I've spent about six years in my near fifteen years in town on a show town where the production had been owned by private equity.  PE firms operate largely in the same way.  They leverage the acquisition with debt that saddles the company with tremendous payments.  They can also charge "fees" for various "services" and "consulting".  They can reduce headcount to the minimum and in some cases less than required causing them to reverse course.  The quality standards decrease due to loss of resources and lowered production values.  The goal can go from creative excellence above all to a threshold of providing just enough to avoid audience dissatisfaction.  PE can then walk away with little to no downside having profited from the transaction as a whole.  For everyone else no good comes of it.  It's going to be a really rough couple of years for a lot of our colleagues.   
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Eric Snodgrass

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Re: Eighth Day Sound and Clair join
« Reply #28 on: September 22, 2020, 06:51:37 pm »

If no or little touring continues into 2021, the question will become can Clair hang on as well? I know they just went yet another round of layoffs.
It wouldn't surprise me if Clair struggles throughout this industry shutdown.  As was mentioned previously in this thread they are primarily into the music touring business, which as we know isn't a growth market for well into 2021.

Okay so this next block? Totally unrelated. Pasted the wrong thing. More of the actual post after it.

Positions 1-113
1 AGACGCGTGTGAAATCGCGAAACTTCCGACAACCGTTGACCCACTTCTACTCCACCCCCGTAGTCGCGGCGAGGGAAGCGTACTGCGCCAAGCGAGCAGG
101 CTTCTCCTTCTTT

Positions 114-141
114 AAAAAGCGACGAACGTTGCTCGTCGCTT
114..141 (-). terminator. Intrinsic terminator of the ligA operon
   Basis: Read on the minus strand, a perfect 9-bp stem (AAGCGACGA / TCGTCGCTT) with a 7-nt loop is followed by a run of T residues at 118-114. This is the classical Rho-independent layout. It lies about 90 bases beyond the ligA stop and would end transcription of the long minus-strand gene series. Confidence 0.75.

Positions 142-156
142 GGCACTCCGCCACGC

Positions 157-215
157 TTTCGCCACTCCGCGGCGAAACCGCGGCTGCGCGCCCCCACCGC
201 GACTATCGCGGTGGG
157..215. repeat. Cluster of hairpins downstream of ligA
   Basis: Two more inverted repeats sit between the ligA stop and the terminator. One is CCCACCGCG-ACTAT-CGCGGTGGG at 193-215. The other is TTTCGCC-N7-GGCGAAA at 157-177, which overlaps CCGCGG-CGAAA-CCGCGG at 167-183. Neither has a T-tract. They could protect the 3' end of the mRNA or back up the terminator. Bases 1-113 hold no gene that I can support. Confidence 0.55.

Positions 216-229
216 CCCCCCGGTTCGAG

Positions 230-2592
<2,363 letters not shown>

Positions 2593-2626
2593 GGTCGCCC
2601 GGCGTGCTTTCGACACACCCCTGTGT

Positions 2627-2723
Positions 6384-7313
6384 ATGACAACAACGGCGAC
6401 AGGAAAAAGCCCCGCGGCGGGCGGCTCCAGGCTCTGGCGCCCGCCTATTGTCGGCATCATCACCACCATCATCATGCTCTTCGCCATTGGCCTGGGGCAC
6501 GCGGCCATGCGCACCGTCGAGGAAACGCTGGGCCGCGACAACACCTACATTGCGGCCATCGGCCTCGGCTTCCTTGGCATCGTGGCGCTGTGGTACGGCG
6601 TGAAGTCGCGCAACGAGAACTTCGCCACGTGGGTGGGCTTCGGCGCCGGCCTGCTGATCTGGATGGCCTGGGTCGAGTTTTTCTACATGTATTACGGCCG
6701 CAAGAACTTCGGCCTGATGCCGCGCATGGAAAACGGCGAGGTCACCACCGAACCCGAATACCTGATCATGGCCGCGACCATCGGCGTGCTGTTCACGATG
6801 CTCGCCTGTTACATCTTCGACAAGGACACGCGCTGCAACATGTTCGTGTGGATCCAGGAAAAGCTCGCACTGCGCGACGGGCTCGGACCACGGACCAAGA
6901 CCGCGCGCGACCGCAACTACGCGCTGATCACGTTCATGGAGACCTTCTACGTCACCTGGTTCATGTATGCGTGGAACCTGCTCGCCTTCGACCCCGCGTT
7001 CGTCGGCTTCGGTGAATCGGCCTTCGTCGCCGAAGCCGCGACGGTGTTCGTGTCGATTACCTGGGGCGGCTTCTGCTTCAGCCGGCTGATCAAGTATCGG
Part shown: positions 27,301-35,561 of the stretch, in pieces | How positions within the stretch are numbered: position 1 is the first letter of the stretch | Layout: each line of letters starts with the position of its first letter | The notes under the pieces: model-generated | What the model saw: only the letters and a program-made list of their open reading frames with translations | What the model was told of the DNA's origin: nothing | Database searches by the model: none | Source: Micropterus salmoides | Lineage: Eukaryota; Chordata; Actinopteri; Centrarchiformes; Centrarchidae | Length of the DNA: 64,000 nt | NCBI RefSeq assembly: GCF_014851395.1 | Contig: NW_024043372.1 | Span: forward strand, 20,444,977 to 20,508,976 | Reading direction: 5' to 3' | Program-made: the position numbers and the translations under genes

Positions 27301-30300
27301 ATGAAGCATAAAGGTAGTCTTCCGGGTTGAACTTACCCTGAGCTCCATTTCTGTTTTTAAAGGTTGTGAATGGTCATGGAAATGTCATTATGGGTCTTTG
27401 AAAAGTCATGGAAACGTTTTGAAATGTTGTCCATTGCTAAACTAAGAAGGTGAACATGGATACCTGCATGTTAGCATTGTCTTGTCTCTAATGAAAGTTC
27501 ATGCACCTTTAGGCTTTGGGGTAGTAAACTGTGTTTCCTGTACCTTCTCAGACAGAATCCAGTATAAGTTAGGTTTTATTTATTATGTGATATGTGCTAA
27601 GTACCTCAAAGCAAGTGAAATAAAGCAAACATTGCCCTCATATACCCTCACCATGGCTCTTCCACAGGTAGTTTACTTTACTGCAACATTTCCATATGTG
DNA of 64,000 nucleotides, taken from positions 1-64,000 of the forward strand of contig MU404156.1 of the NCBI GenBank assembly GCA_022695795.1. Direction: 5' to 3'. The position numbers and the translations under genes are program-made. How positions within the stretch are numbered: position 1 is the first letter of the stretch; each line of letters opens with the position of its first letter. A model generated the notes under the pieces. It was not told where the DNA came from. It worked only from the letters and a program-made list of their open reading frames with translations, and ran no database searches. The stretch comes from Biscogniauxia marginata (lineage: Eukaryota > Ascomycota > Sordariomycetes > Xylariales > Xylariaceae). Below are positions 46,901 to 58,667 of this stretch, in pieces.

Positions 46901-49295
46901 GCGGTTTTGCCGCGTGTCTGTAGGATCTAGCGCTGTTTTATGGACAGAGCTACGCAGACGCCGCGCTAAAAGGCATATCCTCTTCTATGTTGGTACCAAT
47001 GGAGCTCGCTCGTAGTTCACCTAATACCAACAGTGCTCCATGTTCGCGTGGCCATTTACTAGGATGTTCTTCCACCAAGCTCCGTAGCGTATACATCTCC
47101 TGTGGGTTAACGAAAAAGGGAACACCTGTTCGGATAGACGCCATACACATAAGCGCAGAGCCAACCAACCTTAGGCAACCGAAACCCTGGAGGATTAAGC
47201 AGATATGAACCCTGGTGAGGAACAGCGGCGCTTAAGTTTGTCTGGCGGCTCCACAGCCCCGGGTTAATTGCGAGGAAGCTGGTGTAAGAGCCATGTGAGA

Other companies that are a bit more diverse in their clientele and events (including big dogs like ATK and Firehouse) should be able to ride out this pandemic-induced industry slowdown, as broadcast events, one-off specials, television shows and even virtual corporate events are still happening. 

A few weeks ago I talked to a friend who is a senior employee at a local AV company here in the Los Angeles area.  The company saw a slowdown in business like everyone else in the industry from March through May.  They did some downsizing.  My friend said that once summer came their business shot up as demand skyrocketed for LED walls and video gear, mostly for television and one-off events.  He said that he hasn't been this busy in years. 
So there are certain segments of the industry that seem to be doing well during this.  I'm hoping that more of the audio industry vendors can adapt to this industry change so that they come out on the other side relatively healthy and ready to put people back to work. 
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John T. Cotton

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Re: Eighth Day Sound and Clair join
« Reply #29 on: September 25, 2020, 11:00:07 am »

Wow, I pop in for one of my rare lurking visits and behold, a post from THE Dave Stevens. ;-)  Cheers sir!
FWIW: my experience is similar.  No matter what the industry, outside money is often about commodity over quality, process over substance.

TL;dr There is currently a cautionary tale for private equity in the live event space.  PE is not your friend.

VER has always been a box house or subcontractor.  Rebranding is a continuation of what they did pre PRG.  Much of PRG's revenue doesn't come from concert touring these days.  It's corporate, convention, theater, themed entertainment, special events and broadcast.  Much of it is B2B.  We use them and LMG when we can.